The first step is in fact the most important and most dangerous. The second one is relatively easy. One enlarges the surgical field in the most usual way, taking all the usual precautions. The initial incision is now prolonged under the scrotum to the root of the penis. The surgical field is widened by retracting and widely exposing the scrotal skin on both sides. On the neocolporrhaphy we have both the corpora cavernosa, spongiosa, and the two testes. The testes and its beaker will be cleaved by cleavage of the fiberous tunica. Figure 2 shows that the high testes has been dissected through the fat pad attached to it. It is separated on the inside from the corpora cavernosa, and it is also freed from the lateral wall. Once the testes and all the surrounding pedicle have been freed, the spermatic chord is cut and ligated, as can be seen in Figure 3. Removing the section of the testes and all the mass surrounding it, requires very careful hemostatis and the right sectioning of the bulb, corresponding to the future urethra. The right of Figure 3 shows where both corpora cavernosa will be sutured; the needle is visible. On the right the corpora cavernosa is shown firmly sutured with the future urethra pending on the right. Above are the erectile bodies of the penis. The left side of Figure 4 shows the erectile bodies being pushed out and dissected from the penile skin. Figure 5 shows that practically all of the skin of the penis now has been completely freed from the erectile bodies. Figure 6 shows the complete dissection of the penile skin; you even keep the foreskin when available. It is at this stage that the end of the penile skin is being sutured and closed. This will constitute later on the neovagina.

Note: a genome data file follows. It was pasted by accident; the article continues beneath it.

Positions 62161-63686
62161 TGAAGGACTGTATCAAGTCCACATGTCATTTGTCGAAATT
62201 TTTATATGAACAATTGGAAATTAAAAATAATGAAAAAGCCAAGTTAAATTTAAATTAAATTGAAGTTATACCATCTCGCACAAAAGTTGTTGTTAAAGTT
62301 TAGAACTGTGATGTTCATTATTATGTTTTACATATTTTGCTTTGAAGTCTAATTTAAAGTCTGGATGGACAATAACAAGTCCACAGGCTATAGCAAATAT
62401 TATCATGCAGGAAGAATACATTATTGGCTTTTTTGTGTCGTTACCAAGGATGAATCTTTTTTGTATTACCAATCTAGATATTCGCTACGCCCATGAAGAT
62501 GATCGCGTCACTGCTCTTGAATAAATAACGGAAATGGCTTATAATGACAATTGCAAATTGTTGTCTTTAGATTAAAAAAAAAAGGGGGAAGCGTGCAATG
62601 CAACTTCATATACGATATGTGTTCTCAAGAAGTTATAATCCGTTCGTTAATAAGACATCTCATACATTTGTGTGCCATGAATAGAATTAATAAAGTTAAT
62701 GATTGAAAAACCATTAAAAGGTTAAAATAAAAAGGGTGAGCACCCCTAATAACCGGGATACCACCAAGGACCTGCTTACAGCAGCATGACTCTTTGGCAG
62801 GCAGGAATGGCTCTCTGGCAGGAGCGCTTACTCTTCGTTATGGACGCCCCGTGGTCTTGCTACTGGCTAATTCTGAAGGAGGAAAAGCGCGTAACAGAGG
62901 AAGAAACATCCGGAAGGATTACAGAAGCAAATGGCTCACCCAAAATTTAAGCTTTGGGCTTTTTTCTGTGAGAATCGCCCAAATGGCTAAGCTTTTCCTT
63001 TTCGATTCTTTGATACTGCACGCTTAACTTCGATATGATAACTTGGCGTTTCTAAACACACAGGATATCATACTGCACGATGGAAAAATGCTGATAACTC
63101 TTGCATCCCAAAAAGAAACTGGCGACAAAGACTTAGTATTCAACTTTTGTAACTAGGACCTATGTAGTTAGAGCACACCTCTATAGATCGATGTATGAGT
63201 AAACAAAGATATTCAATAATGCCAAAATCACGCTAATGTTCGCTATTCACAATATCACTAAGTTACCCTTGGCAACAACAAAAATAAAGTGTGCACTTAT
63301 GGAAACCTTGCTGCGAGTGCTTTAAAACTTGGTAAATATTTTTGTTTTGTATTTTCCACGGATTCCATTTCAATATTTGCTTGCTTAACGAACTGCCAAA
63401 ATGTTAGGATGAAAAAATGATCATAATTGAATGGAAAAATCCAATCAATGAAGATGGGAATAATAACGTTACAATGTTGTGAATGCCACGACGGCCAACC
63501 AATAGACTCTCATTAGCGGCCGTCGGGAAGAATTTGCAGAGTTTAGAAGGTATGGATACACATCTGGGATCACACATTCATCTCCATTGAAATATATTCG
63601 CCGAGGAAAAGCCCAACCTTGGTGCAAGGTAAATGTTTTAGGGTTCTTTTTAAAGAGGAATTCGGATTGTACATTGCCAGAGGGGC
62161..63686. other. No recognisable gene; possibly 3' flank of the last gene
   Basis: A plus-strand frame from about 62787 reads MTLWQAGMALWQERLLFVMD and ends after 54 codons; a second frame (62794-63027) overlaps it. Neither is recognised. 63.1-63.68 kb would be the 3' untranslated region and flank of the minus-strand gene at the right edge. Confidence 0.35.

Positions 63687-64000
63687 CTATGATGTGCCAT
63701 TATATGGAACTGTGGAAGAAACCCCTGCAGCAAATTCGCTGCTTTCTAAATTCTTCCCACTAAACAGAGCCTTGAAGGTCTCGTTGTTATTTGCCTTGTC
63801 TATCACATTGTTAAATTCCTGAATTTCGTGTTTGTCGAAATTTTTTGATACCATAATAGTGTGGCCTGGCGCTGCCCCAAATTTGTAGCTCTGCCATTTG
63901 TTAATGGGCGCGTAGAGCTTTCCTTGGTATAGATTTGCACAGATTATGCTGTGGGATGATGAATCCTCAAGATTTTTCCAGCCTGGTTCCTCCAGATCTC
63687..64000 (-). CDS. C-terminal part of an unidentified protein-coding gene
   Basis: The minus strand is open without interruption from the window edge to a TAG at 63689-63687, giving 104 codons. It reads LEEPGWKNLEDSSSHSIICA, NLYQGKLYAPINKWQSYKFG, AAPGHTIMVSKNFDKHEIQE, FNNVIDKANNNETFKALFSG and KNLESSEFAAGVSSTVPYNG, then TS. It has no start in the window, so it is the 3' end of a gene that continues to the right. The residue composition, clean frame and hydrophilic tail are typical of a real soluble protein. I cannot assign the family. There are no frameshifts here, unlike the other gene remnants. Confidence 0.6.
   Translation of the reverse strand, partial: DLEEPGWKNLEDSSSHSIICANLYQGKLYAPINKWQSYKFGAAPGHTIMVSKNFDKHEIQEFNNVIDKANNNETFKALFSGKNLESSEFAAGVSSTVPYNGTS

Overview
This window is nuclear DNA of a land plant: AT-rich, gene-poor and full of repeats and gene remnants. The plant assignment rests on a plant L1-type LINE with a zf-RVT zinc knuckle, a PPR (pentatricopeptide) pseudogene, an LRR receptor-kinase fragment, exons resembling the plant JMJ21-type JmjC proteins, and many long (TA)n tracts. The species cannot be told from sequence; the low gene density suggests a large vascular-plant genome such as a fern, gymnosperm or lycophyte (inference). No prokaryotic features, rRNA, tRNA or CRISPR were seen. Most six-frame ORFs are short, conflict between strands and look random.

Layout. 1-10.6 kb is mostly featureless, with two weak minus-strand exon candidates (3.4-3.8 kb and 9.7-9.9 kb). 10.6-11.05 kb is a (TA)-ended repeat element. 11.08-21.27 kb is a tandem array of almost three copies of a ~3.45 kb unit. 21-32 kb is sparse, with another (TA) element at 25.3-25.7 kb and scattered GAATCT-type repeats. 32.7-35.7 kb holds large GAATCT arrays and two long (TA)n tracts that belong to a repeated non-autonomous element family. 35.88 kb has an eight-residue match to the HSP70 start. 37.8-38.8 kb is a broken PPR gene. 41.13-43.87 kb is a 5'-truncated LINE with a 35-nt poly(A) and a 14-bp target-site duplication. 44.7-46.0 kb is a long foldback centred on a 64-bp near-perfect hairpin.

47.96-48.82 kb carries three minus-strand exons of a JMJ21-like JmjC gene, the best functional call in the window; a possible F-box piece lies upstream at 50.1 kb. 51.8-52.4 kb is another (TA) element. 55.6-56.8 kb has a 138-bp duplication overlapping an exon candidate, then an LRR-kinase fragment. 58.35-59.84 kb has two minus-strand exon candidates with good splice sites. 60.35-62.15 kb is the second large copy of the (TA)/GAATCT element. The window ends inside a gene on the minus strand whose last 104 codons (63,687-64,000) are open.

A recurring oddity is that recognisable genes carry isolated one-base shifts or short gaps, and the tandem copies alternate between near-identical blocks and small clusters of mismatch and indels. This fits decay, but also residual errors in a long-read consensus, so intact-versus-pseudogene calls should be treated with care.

Figure 6 shows the neovagina quite ready to be inserted in the prerectal space which was created. On the lower abdominal skin is a slight skin slit which will allow the future urethra to be passed through. The figure also shows an important feature coming through the skin near the anal area - two threads which are being inserted on the anterior ani muscle. These two threads will serve to support a bougie of Eggar, a prosthetic instrument known in obstetrics. This bougie of Eggar will be placed in the neovagina to provide support. Figure 7 shows a drain with aspiration which is being placed in the posterior commissure. The bougie of Eggar is in place, and the two threads coming from the skin are tightening very closely and very firmly that bougie of Eggar into the neovagina. It is easy to regulate or test the firmness and tension on the two threads. At this stage excess skin flap must be removed in order to obtain a good appearance. Figure 7 shows the exit of the levator cannula with catheter. There is no skin suture. The urethra is being sutured on the catheter, about .5 cm from the skin. Some kind of retraction must always be foreseen. Figure 7 also shows the drainage at the posterior commissure.

Eight days after surgery, the bougie of Eggar was maintained for 48 hours. The aspiration is also removed after 48 hours. The urethral catheter is maintained for four days. The management of the new vagina is being made by frequent and daily introductions of small vaginal retractors. In the next few days permeability of the urethra must also be maintained by daily introduction of the catheter and making sure that there is no stenosis that it is completely patent. With the catheter, the urethra is immediately introduced at the appropriate place during the final step.

[Note: Figure 8 shows the final postoperative view.]

*This report is a translation of Dr. Burou's remarks